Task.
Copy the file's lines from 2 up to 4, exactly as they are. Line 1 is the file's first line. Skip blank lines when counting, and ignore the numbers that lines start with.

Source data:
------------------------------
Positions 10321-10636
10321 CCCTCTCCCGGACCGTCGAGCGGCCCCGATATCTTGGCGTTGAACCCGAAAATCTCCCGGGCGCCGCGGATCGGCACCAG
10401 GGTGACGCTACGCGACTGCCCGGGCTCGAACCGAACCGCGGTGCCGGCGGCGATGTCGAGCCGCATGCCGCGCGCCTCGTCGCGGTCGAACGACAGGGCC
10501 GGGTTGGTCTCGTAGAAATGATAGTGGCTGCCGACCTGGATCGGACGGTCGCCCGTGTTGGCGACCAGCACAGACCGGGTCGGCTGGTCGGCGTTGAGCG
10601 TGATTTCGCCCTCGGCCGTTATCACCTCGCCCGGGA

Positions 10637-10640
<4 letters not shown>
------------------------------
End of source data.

10321 CCCTCTCCCGGACCGTCGAGCGGCCCCGATATCTTGGCGTTGAACCCGAAAATCTCCCGGGCGCCGCGGATCGGCACCAG
10401 GGTGACGCTACGCGACTGCCCGGGCTCGAACCGAACCGCGGTGCCGGCGGCGATGTCGAGCCGCATGCCGCGCGCCTCGTCGCGGTCGAACGACAGGGCC
10501 GGGTTGGTCTCGTAGAAATGATAGTGGCTGCCGACCTGGATCGGACGGTCGCCCGTGTTGGCGACCAGCACAGACCGGGTCGGCTGGTCGGCGTTGAGCG